Home-based childminders gather a lot of private information about both the children and families with whom they work with. This information may of been picked up from the children themselves, or told directly to the childminder from the parents, or other professionals such as teachers, providing the parents have given them consent to do so. The upmost crucial characteristic of confidentiality is not passing on or sharing information about either the child or their families with other people.
All information that you may have on a child must be treated as confidential and it must only be shared between yourself, the child and the child’s parents. There may be occasions from where you can share information to other professionals, for example if the child sees a speech therapist; you may wish to seek help and advice from them. Or, if you collect children from school, or another Early Years setting and the teacher may want to discuss the child’s progress with you, or if you have taken the child to a health visitor and they may wish to talk to you about the child.
You can only do this however providing the parent has given written permission for you to do so. If you have not been given this written consent then you would need to explain to the relevant professional that you cannot discuss or share information with them regarding the matter and explain that to do so would be a breach of confidentiality and be unprofessional. The one and only exception to this would be in the case of safeguarding, when you feel that telling the parents may jeopardise the safety of the child.
Children and their families have a legal right to privacy. The Data Protection Act (1998) is designed to prevent confidential and personal information being passed on, or shared to other individuals without a person’s consent. This includes photographs, written paperwork and any information that may be stored on a computer. There are 8 principles of the Data Protection Act (1998) and they specify that ALL personal data must be: * Processed fairly and lawfully.
* Obtained for specified and lawful purposes * Adequate and up-to-date * Not kept any longer than necessary * Processed in accordance with the ‘data subjects’ (the individual’s rights) * Securely kept (Ex. Lock and key for paper documents and password protected for any computer based data) * Not transferred to any other country without adequate protection. Written information should never be removed from the setting or home. If possible, documents like medical cards should be kept in the child’s home.
Observations and a child’s personal details should be kept in the childminders home. A parent must give written permission for a childminder to take and store photographs, and if appropriate the child too. You must ensure that it is securely stored (principle 7 of the Data Protection Act (1998). If you do use a computer to store your files and information, you should ALWAYS password protect them. This ensures that all information you have stored is kept confidential and is not accessible to other adults or children.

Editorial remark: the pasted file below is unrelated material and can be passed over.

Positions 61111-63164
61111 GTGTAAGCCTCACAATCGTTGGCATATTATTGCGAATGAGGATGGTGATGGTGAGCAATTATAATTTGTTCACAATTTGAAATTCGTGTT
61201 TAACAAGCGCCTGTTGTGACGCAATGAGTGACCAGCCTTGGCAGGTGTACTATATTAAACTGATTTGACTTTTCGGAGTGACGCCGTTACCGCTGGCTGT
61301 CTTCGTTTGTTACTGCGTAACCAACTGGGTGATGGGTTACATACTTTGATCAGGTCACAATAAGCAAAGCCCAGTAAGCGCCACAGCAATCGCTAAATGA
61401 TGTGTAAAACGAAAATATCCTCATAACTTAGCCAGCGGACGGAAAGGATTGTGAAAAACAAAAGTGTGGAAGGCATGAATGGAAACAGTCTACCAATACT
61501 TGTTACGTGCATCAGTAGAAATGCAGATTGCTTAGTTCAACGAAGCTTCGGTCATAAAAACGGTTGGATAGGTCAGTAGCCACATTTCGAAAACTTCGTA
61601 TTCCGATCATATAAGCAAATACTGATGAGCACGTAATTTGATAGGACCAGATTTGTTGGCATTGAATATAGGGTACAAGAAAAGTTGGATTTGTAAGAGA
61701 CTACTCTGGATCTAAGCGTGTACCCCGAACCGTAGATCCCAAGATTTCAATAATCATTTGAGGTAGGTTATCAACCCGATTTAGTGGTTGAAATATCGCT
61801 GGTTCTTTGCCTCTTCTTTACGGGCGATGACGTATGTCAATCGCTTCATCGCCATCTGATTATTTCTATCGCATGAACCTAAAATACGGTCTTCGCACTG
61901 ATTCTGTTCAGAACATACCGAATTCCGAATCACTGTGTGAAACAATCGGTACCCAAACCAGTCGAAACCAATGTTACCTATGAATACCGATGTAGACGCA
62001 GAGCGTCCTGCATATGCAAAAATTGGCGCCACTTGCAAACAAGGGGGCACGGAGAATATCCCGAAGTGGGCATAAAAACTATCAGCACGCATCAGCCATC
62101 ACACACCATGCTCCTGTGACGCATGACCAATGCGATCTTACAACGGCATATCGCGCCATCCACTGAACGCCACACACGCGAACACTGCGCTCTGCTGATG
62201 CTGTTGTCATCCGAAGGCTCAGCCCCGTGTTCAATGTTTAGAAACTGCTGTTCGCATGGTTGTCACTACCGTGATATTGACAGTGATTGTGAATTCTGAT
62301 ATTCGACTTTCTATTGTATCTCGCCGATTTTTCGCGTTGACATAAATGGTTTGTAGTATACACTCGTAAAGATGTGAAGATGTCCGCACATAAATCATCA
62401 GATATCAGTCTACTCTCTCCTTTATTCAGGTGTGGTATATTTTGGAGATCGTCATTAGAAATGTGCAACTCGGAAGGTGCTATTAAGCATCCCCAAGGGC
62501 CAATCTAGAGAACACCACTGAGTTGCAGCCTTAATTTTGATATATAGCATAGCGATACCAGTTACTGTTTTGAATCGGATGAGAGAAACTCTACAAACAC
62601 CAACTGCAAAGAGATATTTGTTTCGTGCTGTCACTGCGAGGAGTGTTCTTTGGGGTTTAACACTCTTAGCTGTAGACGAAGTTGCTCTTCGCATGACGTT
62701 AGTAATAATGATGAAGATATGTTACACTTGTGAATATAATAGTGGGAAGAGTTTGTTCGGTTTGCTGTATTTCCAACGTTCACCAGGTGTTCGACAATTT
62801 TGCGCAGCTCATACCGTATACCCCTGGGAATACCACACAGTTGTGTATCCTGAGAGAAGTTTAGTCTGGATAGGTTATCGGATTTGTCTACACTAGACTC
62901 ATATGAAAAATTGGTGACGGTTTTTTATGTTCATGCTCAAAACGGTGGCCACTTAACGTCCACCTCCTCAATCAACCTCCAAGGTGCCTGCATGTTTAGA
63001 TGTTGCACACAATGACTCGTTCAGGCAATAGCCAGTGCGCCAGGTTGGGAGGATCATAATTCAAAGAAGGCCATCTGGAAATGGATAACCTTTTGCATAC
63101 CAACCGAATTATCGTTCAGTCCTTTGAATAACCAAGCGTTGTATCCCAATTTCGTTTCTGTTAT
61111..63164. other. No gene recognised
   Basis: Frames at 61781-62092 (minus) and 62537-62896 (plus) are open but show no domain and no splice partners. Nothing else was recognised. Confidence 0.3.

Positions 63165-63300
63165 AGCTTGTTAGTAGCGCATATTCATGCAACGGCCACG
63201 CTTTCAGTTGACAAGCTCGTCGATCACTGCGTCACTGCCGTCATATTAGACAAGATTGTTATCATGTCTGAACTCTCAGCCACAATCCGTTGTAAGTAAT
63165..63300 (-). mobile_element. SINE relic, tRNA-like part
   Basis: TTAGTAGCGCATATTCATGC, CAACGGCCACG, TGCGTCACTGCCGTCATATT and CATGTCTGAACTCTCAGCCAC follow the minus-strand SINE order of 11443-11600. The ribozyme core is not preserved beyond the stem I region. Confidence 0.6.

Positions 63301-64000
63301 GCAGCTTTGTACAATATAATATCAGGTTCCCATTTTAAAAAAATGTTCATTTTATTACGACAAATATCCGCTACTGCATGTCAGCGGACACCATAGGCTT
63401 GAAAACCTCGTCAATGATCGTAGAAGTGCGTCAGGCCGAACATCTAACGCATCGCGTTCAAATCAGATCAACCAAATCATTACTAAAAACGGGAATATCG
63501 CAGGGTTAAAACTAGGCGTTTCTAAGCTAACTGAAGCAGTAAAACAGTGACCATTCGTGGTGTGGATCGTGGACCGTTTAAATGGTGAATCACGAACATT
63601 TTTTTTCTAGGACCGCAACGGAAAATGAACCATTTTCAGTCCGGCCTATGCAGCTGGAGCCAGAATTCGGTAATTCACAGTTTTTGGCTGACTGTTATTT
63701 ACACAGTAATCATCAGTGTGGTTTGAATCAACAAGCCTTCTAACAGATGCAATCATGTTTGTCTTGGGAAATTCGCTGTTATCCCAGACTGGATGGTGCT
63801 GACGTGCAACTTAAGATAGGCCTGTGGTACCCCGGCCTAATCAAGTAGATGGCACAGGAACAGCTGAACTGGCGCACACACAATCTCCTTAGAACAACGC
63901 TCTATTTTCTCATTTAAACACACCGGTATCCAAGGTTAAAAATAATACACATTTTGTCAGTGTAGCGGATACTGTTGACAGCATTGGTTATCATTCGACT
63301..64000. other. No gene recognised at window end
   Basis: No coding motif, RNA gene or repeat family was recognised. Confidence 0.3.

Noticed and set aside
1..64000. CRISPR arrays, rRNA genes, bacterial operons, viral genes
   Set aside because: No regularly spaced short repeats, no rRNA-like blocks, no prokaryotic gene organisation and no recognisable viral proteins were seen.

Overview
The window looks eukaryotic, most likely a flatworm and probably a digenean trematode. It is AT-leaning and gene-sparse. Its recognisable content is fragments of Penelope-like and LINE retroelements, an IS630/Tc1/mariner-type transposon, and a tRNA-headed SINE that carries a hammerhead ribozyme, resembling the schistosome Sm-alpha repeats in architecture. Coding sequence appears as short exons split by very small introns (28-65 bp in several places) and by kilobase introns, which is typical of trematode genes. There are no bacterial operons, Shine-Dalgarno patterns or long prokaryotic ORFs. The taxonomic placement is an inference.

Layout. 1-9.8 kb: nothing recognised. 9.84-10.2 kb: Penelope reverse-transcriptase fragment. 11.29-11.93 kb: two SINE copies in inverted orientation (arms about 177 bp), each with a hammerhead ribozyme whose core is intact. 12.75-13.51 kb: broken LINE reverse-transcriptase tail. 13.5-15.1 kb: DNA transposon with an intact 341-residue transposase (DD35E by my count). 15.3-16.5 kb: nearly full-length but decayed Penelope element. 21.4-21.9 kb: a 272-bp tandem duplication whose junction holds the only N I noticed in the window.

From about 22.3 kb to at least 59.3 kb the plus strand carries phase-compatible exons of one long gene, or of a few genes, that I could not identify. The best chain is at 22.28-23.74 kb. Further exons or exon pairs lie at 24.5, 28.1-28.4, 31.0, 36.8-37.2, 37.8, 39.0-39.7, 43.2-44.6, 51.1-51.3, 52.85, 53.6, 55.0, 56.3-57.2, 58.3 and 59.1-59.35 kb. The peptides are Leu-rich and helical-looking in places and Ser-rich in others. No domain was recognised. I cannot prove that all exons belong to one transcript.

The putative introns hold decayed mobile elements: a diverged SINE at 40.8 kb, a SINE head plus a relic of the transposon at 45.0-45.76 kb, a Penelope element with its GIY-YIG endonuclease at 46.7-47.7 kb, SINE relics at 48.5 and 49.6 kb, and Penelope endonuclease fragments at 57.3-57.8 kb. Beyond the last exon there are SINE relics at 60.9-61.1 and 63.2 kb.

While you think that you may be extremely careful with written or digitally stored information, it can be very easy to breach confidentiality in conversations, usually with other home-based childminders. For example, you may only think you’re talking about your work, or general behaviour concerns or even planned activities, but you could inadvertently breach confidentiality and give away enough information about the child or their family to be identified by another person.
All information that you may need to share with parents regarding a child is confidential, as is the information they may share with you. This may include the following: * Contract details, such as fees, hours, addresses and contact details * Information about yourself, including your qualifications, experience and training * Information from when a new child starts at your setting, such as how the child asks to use the toilet or whether they use special words which have specific meanings * What you would do in an emergency.
* Routine events, such as nappy changing, using the toilet and ways to meet parents and children’s needs * Medical issues * Educational records * Parents employment details and any family details such as custody arrangements * Religious beliefs * Children’s likes and dislikes * How and when you exchange daily information. Most parents want the best for their children and that would usually include the support and help of any other professionals.
This is to ensure that the needs of the children are met and they understand that this may mean that certain information will have to be shared. The only exception to this would be if there was a safeguarding issue and you feel that by sharing information may put the child at greater risk. There are only 2 sets of circumstances in which confidentiality can be breached. They are the following: * If the parents have given permission for you to pass on and share information * If it is essential to do so in the best interests of a child, for example safeguarding or a medical emergency.